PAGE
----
Lawman of the future Judge Dredd has dealt with all kinds of threats to Mega-City One in the 40-plus years since his 1977 debut in 2000 AD, including mutants, teenage psychopaths, supernatural entities convinced that life itself is a crime, pandemics, and the very notion of democracy. What makes the cycle of stories collected in Titan so unusual, though, is that Dredd has to deal with the existential threat of the justifiable anger of the incarcerated… with some explosions, alien technology, and ice monsters to keep it all visually engaging, of course.

Rob Williams and the perpetually underrated Henry Flint deliver a story that manages to straddle the fine line between smart critique of the strip’s status quo and pitch-perfect action thriller. At its best, Judge Dredd is science fiction like nothing else. Titan is Judge Dredd at its best.

Sojourner Ro, who looks a lot like Janelle Monae, holds up a fist with her Green Lantern ring.

Image: Jamal Campbell/DC Comics

Far Sector by N.K. Jemison and Jamal Campbell(2019)

Nestled in the space between “standalone comic” and “DC Comics canon,” award-winning author N.K. Jemisin and GLAAD-nominated artist Jamal Campbell’s new take on the Green Lantern story — without any of the usual Justice League heavy hitters or Lantern Corps members — will likely have readers aching for this to be the new norm within the Green Lantern brand of sci-fi.

Newly-appointed Green Lantern Sojourner “Jo” Mullein has been protecting the City Enduring — a massive metropolis that has maintained peace for centuries — for the past six months. Unfortunately, the city’s vaunted unity has been achieved by stripping its citizens of all feeling and emotion, making crime of all sorts almost entirely unheard of. But the scales are ready to be tipped, and Jo is in for the test of a lifetime.

Gus, a boy with deer ears and antlers holds a slingshot timidly in a birch forest on the cover of Sweet Tooth: The Deluxe Edition.

Image: Jeff Lemire/DC Comics

The post-apocalypse has taken many forms in sci-fi stories, but few if any others have antlers, a country-boy naïveté, and an ancient virus all packaged into one story. We can thank artist and writer Jeff Lemire for turning that around for us with Sweet Tooth.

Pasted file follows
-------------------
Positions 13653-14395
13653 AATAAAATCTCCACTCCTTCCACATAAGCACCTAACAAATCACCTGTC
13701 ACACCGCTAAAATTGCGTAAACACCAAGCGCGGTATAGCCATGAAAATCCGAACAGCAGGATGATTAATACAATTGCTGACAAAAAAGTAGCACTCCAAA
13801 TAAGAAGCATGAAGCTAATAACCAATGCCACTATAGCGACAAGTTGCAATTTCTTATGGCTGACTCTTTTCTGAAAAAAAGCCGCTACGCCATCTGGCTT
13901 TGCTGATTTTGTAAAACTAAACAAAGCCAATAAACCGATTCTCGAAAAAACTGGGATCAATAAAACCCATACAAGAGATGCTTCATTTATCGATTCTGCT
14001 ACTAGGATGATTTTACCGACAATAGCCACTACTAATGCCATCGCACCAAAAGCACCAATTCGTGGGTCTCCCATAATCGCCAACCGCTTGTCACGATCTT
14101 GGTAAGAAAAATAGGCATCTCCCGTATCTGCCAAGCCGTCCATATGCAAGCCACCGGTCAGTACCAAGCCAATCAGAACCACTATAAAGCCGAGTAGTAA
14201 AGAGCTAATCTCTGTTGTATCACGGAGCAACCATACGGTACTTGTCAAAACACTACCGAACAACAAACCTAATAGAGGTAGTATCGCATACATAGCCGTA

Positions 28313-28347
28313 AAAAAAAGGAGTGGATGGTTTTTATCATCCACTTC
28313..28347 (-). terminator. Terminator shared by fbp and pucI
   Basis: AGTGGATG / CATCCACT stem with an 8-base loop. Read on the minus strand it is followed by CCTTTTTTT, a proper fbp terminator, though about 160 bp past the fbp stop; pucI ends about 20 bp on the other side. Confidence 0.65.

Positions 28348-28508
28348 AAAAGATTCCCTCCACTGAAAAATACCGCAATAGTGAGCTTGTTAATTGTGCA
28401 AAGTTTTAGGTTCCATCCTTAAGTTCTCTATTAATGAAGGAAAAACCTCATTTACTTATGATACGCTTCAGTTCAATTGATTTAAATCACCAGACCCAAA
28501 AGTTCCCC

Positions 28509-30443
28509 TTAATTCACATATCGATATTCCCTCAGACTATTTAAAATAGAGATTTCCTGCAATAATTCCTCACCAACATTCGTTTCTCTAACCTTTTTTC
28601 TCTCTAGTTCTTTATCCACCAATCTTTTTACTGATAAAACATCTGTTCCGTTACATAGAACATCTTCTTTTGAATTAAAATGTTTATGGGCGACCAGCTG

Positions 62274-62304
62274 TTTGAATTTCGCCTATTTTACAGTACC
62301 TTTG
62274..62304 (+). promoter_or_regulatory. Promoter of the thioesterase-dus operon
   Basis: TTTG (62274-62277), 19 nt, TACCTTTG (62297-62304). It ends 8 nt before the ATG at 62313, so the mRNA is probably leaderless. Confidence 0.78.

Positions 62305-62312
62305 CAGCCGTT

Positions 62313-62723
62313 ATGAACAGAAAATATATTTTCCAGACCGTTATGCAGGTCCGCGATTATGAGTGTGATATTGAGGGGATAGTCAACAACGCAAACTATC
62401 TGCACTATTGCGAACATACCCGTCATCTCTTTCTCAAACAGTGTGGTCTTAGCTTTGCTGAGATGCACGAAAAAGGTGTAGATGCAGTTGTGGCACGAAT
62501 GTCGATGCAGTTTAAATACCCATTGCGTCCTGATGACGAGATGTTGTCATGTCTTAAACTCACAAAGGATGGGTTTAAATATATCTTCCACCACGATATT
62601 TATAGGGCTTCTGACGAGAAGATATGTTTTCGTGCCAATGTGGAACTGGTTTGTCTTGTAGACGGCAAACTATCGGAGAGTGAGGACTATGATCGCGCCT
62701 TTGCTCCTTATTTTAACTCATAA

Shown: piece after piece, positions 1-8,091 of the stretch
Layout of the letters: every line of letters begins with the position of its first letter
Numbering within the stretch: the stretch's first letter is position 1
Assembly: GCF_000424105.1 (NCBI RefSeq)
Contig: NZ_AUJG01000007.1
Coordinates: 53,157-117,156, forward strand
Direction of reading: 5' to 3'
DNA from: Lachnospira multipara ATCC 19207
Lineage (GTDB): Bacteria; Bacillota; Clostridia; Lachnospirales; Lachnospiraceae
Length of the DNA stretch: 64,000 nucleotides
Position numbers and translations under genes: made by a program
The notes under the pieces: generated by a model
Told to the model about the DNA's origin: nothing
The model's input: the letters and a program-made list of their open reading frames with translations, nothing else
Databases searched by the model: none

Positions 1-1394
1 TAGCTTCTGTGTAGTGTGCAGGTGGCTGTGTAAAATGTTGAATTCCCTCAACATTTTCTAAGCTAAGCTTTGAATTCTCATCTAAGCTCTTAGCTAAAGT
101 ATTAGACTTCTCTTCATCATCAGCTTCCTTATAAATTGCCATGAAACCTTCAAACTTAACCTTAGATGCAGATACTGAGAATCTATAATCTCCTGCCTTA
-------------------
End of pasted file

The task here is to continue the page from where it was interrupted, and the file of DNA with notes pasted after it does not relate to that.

Gus — a young “hybrid” who was born half-deer, half-boy — is left alone in a dying world after the death of his hyper-religious father. After leaving the safety of the woods, Gus is matched up with a hardened survivalist named Jeppard who lures Gus away with the promise of bringing him to a Sanctuary for hybrid children. Instead, he deposits him at a militia hospital that’s dissecting the hybrids to find a cure for the mysterious sickness. But bonds are strong at the end of the world, and the two of them — along with a whole host of bizarre characters — find it easier to face the mystery illness, and Gus’s tie’s to it, head on (antlers and all).

A dog, a cat, and a rabbit, all augmented by bubble-like suits of overlapping armor plates, on the cover of WE3.

Image: Frank Quitely/DC Comics

WE3 by Grant Morrison and Frank Quitely (2004)

Some sci-fi is meant to make you think, some sci-fi is meant to make you feel introspective, and then there’s DC Comics’ WE3 by Grant Morrison and Frank Quitely, which manages to do both of those things. And also make you cry for weeks.

Much like the beloved movie The Incredible Journey, We3 is a story about three roving animals: in this case, a rabbit, a dog, and a cat named (respectively) Bandit, Tinker, and Pirate, all of whom just want to go home. Unfortunately, the three lovable pets are also escapees from a military facility that has bioengineered them into cyborg killing machines.

Armed with a heart-tugging sense of empathy often evoked by the sweet robotic chatter between the animals themselves, Morrison’s impressive gift for uncomfortable futurism, and Quitely’s always-inspiring attention to detail across the board, WE3 forces readers to question their part in the day-to-day weaponization that the future may hold.

A graphic image of a bee, at the center of a labyrinth, on the cover of The Seeds.

Image: David Aja/Dark Horse Comics

The Seeds by Ann Nocenti and David Aja (2021)

From the absolute comics-scripting powerhouse that is Ann Nocenti and the incomparable artist David Aja, The Seeds is an ecological alien nightmare dystopia, with some romance on the side just for good measure!

The Seeds takes places in the near future, where ecological disasters are the norm and the world is entirely reliant on technology. Few dare stray from the tech-obsessed norm, but those who do will be found out by Astra — an idealistic journalist who stumbles upon the story of a lifetime within the questionable Luddite community.

Nocenti whips the story through more twists and turns than a maze at express speed, in a way only Nocenti can pull off. Between that and Aja’s deft use of heavy inks, readers should be(e) prepared to find an eerily close-to-home lesson about reaping the seeds we sow.

A figure in a red hooded robe stands before a floating building shaped much like their hood on the cover of Invisible Kingdom.

Image: Christian Ward/G. Willow Wilson

Invisible Kingdom by G. Willow Wilson and Christian Ward (2019)

Some sci-fi feels like messages from another world, with entire civilizations at once alien and a mirror of everything that surrounds us. That’s the case with G. Willow Wilson and Christian Ward’s expansive Invisible Kingdom, which may be the closest comics have managed to come to the Iain M. Banks prose experience yet — with the added benefit of Ward’s beautifully psychedelic painted artwork to keep everything moving.